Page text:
New Oxfam report: Strong evidence that Ireland facilitates significant tax avoidance by top European banks

New Oxfam report: Strong evidence that Ireland facilitates significant tax avoidance by top European banks

PRESS RELEASE - Republic of Ireland 
  • In Ireland, three banks paid an effective tax rate of no more than 2% 
  • Massive average profitability rate here of 76% for top European banks  
  • Average employee in Ireland of banks studied generated €409,000 in profits in 2015, over 9 times worldwide average 

Monday 27th March, 2017: Immediate release

There is strong evidence that Ireland is facilitating significant corporate tax avoidance by top European banks, according to a new report published today by Oxfam and the Fair Finance Guide International.

The report, Opening the Vaults, studied Europe’s 20 biggest banks (16 of which operate in Ireland). The research was made possible by new EU transparency rules that require European banks to publish information on the profits they make and the tax they pay in every country in which they operate.

The research found that a disproportionate amount of profits of the top European banks are reported in Ireland, with these banks in 2015 making more than €2.3bn in profits here on €3bn of turnover – a massive profitability rate of 76% that is four times higher than the global average. Only the Cayman Islands had a higher average profitability rate (167%).

Ireland appears to be a very productive location for European banks with just the Cayman Islands, Curacao and Luxembourg having a higher average profit per employee, according to the report. An average employee in Ireland generated €409,000 in profits in 2015, more than nine times the average for employees worldwide. The Spanish bank BBVA stands out in this respect: while the bank’s employees generated on average a profit of €33,000 each, an average employee in Ireland generated €6.8m, well over 200 times as much.

The 16 top European banks operating in Ireland examined in the research paid an average effective tax rate in Ireland of no more than 6 percent – half the statutory rate of 12.5% – with three banks (Barclays, RBS and Crédit Agricole) paying no more than 2 percent.

Oxfam said countries are being denied large amounts of potential tax revenue and this is contributing to inequality and poverty as governments are forced to decide between increasing indirect taxes such as value-added tax (VAT), which are paid disproportionately by ordinary people, or cutting public services, which hits the poorest hardest. At the same time, increased profits as a result of lower corporate taxation benefit wealthy companies’ shareholders, further increasing the gap between rich and poor.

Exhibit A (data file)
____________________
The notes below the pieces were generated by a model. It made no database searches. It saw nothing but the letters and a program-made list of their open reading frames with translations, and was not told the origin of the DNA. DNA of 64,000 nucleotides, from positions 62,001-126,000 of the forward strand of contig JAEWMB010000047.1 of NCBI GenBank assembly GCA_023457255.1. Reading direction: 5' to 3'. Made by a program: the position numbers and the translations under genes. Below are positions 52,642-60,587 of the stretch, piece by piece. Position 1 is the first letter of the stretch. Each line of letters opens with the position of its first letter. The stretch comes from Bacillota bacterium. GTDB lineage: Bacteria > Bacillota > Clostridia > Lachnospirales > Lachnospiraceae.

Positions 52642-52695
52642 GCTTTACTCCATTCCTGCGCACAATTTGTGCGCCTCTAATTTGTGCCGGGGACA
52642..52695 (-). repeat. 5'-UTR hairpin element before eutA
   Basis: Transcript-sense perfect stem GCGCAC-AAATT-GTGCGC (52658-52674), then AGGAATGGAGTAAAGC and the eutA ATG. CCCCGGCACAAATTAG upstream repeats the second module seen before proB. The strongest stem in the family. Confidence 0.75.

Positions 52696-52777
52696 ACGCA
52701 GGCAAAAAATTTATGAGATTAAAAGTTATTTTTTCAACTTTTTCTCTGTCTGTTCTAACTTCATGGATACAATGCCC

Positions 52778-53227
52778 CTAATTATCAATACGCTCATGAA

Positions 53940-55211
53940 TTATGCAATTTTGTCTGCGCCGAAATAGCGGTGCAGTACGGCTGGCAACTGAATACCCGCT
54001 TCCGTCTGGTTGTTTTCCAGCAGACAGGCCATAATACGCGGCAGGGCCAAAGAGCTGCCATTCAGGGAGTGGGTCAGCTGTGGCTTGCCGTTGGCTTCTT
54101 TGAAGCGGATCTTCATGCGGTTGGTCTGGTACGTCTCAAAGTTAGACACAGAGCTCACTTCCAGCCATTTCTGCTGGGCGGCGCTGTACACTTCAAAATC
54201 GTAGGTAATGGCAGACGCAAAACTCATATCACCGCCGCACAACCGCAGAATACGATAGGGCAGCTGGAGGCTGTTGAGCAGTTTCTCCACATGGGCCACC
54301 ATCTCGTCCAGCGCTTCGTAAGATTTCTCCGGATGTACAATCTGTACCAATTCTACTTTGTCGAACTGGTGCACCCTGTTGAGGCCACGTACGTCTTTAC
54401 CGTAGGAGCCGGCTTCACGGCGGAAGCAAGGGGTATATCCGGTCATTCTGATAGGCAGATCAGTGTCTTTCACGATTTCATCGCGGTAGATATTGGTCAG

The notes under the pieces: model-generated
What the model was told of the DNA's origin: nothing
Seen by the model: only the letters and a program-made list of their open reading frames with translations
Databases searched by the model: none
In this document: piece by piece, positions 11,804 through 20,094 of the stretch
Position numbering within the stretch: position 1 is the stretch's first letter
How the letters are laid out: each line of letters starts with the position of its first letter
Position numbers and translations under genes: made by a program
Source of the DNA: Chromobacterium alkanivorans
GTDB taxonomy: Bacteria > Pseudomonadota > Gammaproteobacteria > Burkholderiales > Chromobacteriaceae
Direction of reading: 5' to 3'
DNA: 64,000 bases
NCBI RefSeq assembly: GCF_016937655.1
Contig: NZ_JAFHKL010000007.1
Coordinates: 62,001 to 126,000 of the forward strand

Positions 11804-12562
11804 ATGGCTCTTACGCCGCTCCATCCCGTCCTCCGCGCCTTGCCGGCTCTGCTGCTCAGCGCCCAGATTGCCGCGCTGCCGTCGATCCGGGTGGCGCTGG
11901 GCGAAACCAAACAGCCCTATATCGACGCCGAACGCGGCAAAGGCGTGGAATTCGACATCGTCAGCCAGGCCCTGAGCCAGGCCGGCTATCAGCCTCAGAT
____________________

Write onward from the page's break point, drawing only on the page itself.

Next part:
Oxfam Ireland’s Senior Policy and Research Coordinator Michael McCarthy Flynn said: “The massive profitability levels of European banks in Ireland suggests that large profits may be reported in Ireland as a tax avoidance strategy. This is creating little additional benefit to the Irish economy and tarnishing Ireland’s reputation.

“The cost to the Irish exchequer of loopholes that facilitate banks to pay such low levels of tax is rarely publicly documented and accounted for. For example, if RBS’ profits had been taxed at the statutory rate of 12.5 percent, the bank would have paid €120.5m in additional taxes.

“The research raises serious questions about the effectiveness of the Irish Government’s measures to tackle corporate tax avoidance. The rules must be changed to prevent banks and other big businesses from dodging taxes or helping their clients dodge taxes. Tax dodging deprives countries throughout Europe and the developing world of the money they need to pay for doctors, teachers and care workers.”

Tax havens account for 26 percent of the profits (an estimated €25 billion) made by the 20 biggest European banks but only 12 percent of banks’ global turnover and 7 percent of the banks’ employees – well out of proportion to the level of real economic activity that occurs in these countries. While there may be legitimate business reasons for booking high profits in some cases, the report suggests that discrepancies may have arisen because some banks are using tax havens to avoid paying their fair share of tax, to facilitate tax dodging for their clients, or to circumvent regulations and legal requirements.